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Ubiquiti RSPro RedBoot, OpenWRT and the exec

Not sure if this is a common bug for everyone using a hand-built OpenWRT on Ubiquiti RouterStation Pro platforms, but at least I notice it on all the boards I have in my possession. When booting the OpenWRT kernel and watching the printk() output, rubbish data can be seen in the kernel command line parameters - in normal cases. Usually this does not break anything, but as we know, RedBoot in Ubiquiti boards passes board-specific parameters to the kernel command line with information such as board type, ethernet MAC address etc. Sometimes those parameters are not passed and parsed correctly because of this. I did a small investigation why this happens.

2011-05-22 11:28

First of all, it is best to understand how the Linux kernel fetches the command line in case of MIPS AR71xx boards. In the OpenWRT kernel 2.6.37, all boot-specific parameters are passed through the a0, a1, a2, a3 processor registers during start-up, which are then copied to respective kernel variables from fw_arg0 up to fw_arg3 - and used in this form later on. We are interested in the three first variables. Their meaning is similar to how normal GNU/Linux applications fetch information from the system:

When in RedBoot, a call to exec executes the loaded program, setting the environment and allowing passing additional kernel arguments to the cmdline (through the -c option). We need to remember that calls to the RedBoot go command only execute the kernel, while exec also sets all the platform-specific parameters in the environment beforehand. Information such as the aforementioned board type, ethernet address etc. are passed through the environment, so in our case through fw_arg2. The variables fw_arg0 and fw_arg1 are used only in the case of passing additional arguments through the exec -c command. The problem lies in how these two variables are used by the bootloader. Anyway, first the command line arguments are pasted into the kernel, and then concatenated with the environment parameters.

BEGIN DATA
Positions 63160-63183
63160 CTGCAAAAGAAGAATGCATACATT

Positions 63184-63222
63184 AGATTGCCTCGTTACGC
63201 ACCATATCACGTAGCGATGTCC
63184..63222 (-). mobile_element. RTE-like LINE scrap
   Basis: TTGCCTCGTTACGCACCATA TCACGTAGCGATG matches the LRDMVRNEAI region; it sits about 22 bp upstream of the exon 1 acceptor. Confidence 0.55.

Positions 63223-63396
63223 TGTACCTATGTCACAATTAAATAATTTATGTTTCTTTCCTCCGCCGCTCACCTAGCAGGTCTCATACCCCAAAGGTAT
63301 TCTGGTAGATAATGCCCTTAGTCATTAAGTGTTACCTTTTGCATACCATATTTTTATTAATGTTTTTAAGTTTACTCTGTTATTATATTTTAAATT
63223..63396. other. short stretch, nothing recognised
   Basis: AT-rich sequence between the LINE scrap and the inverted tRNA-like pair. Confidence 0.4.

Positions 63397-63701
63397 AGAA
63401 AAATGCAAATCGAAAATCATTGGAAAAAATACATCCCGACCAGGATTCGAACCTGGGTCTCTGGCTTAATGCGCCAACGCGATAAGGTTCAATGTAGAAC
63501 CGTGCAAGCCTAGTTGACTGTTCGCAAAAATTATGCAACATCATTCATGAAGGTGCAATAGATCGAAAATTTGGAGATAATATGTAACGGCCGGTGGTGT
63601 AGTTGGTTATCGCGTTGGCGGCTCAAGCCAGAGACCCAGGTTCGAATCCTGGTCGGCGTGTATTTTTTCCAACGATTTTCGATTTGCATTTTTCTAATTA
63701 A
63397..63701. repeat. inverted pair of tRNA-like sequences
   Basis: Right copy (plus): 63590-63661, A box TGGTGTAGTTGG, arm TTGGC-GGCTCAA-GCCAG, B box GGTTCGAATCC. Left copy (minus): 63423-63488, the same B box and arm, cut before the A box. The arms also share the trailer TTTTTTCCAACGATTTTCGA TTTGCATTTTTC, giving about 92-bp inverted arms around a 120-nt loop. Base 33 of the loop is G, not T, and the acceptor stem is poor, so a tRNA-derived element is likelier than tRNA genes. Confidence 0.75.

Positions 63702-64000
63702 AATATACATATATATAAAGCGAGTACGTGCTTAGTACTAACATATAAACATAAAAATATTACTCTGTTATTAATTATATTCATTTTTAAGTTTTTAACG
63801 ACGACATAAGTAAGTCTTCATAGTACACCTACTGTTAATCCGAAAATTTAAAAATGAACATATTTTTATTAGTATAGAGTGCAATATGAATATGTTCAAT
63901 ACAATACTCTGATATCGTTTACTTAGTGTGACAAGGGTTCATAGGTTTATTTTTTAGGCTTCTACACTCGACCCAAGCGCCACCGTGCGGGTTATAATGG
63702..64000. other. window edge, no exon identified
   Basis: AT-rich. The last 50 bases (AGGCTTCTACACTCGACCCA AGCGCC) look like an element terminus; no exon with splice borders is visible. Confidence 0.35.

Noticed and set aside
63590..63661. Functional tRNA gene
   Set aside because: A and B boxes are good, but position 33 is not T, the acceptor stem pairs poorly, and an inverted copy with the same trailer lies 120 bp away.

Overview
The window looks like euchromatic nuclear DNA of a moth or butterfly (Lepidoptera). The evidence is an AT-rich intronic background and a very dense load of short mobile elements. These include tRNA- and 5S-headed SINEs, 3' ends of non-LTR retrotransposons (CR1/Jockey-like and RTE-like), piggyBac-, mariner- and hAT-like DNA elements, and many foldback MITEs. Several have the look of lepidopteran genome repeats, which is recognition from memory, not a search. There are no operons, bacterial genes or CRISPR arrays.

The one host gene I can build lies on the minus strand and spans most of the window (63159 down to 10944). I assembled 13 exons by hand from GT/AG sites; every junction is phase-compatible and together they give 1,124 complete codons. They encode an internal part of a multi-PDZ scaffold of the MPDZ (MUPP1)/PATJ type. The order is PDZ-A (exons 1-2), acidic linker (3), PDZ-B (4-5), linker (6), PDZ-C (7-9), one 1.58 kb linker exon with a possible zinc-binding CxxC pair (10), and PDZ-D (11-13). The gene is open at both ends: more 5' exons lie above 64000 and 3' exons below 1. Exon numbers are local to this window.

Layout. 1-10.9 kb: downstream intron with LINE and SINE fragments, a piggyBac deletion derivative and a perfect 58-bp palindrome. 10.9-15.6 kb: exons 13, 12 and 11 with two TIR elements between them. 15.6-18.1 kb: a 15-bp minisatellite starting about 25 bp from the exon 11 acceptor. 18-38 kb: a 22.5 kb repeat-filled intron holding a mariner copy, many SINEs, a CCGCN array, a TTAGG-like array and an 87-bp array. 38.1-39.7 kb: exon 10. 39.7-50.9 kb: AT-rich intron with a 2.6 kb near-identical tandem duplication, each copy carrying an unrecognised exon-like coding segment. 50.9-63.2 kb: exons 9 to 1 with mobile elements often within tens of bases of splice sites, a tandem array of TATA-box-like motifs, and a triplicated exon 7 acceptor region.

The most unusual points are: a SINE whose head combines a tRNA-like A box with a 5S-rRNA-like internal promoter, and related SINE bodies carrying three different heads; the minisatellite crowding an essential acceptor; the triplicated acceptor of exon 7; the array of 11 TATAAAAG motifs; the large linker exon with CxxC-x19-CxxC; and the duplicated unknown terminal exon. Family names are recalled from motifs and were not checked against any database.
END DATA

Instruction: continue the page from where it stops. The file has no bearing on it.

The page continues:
cmdline=[User command line arguments] [Environment variables]

It seems the Ubiqiti-modified RedBoot, whose sources aren't available - but should, passes always a constant number as the number of cmdline arguments = 2. fw_arg1[0] is always an empty, NULL-terminated string and all the other, actual arguments are squeezed inside of fw_arg1[1] as a single string. Besides being strange and illogical, up utill now there is no real problem. But sadly, Ubiquiti's RedBoot (at least version 0.9.00318M.0905121200 - built 12:01:38, May 12 2009 which is on all my RouterStation Pro boards) seems not to initialize the fw_arg1[1] memory area during boot sequence. It only does so when we explicitly pass some additional kernel arguments like exec -c "blah" or even exec -c "" (for no parameters). But before that, there's nothing but chaos in our cmdline.

Some might be thinking - "But wait! If this is how it is, why does the firmware still work correctly most of the time? Shouldn't rubbish in the cmdline make the environment also unreadable?". Yes, that's true. Since the first part of the cmdline that is passed to the kernel is made out of fw_arg1 and then with the environment glued onto it, the important parameters should not be visible because of all the invalid data. But since the memory area is uninitialized, there is also some chance that sooner or later in that big buffer allocated for the command line a 0 byte from that rubbish will appear. So there still is a chance that the environment will be appended and visible. The kernel ignores most of the chaos, since he is unable to parse it, and simply moves to the environment variables. Or at least that's how I explain it.

At least that seems to be the case on my boards. The fastest way to deal with this problem is either using exec -c "" instead of exec in your bootscripts, or modifying the kernel source to ignore the user-given command line arguments (or adding a magic-sequence mechanism perhaps?).

Lately I'm a bit busy with different work and research stuff, so I don't have much time to spend on my hobby projects. But expect some Haiku OS related posts soon, since I intend to get back to Toku Toku as soon as possible.